The White Paper setting out the Government's stance on the EU Intergovernmental Conference (IGC) is a wish list; some old, such as the reform of the Common Agricultural Policy; some new, such as the rejection of interference in our foreign affairs and defence. When the time comes, veto or no veto, these things will come to pass. The European Union has its own agenda and its own momentum.
It is not a partnership of nations as the White Paper hopes; it is a dictatorship. It only takes one man, the commission president, unelected and chosen behind closed doors, to decide policy direction. When Jacques Santer makes clear his determination that the single currency will go ahead, you may be sure it will happen.
How does this square with Malcolm Rifkind's assurance that Europe will only succeed if it respects the wishes of individual nations? Implicit in the White Paper is the admission that we got our fingers burnt at Maastricht. The extension of qualified majority voting, which our partners want but the Government rejects, will be on the IGC agenda. We have not learned the lesson of the collapse of our opt-out on the social chapter. The White Paper piously hopes that energy, civil protection and tourism will enjoy the same degree of protection!
The White Paper says the Union must be more relevant and acceptable to the people of Europe. But which people? Those who want a federation and a single currency, or those who want to retain some sovereignty?
It is crucial for the survival of our country that the Government enters these negotiations with a clear vision of the future relationship between us and the EU. All around us we see European dogma strangling European economies. Britain just manages to keep its head above water by opting out.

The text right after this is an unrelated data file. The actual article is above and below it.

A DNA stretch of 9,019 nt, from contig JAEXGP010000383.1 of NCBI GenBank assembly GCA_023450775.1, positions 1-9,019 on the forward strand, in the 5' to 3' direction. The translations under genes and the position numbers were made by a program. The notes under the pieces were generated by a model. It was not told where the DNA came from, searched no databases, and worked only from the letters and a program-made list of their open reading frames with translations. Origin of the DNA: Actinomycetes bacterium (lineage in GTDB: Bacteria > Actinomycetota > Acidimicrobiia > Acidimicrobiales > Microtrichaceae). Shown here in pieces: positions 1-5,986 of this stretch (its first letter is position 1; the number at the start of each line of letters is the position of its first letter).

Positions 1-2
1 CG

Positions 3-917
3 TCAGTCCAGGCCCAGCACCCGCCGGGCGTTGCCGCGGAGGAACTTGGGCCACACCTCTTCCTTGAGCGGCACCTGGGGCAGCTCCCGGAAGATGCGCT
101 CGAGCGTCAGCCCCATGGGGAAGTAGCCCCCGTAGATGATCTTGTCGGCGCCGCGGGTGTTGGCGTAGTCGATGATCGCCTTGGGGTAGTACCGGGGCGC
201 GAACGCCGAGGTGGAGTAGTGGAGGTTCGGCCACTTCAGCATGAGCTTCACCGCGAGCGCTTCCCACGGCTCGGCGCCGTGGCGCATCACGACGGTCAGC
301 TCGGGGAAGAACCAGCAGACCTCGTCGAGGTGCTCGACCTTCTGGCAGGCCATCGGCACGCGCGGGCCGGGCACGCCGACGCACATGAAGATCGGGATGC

We need to dispel any ambiguity about our attitude to Europe. Alas, the White Paper does not say so. Not once does it say that up with this we will not put.
Teresa Gorman is MP for Billericay.
The Government's White Paper on the IGC to determine the future of the European Union is, like the curate's egg, good in parts; but, happily for parliamentary Euro-enthusiasts, it is good in most parts, significantly so.
Quite a few pro-EU MPs on the Conservative benches were originally very apprehensive as to how the Cabinet would handle this occasion. Would it be, yet again, a bout of timidity and irrational hesitation? Mercifully this did not happen, and we can heave a deep side of relief.
It is good, at long last, to see a strong affirmation from the Cabinet of just why we need to be at the heart of Europe. This commitment goes beyond mere psychology into specifics that Ken Clarke and Michael Heseltine will find congenial. As, naturally, there has to be some genuflecting to the ever ominously-watchful, anti-EU right wingers, we can note with interest, rather than dismay, the strong words used in hinting at future resistance to demands for concessions from other member states. Hints that the Government will not yield on qualified majority voting and the use of the veto are enough to establish the right balance.
In foreign policy and defence co-ordination it would make sense for member states to move away from their fissiparous past to a harmonised future. Here the White Paper sounds a cautious note, for obvious reasons. This is tricky territory for the Euro-rebels to accept. So, to keep them quiet, there are a few other concessions made to them in such areas as subsidiarity, the role of national parliaments, fewer but better Brussels directives and some very minor reforms to the European Court.
In the main, the Cabinet has wisely opted for what the Europhiles have sought all along. And the choice of an adjournment debate next Thursday should remove the Strum und Drang of the grand clash; reduce the power of the xenophobic minority of our MPs to call the shots; and, if Labour shows statesmanship, produce a calm bipartisan approach to these crucial talks.
Hugh Dykes is MP for Harrow East.Reuse content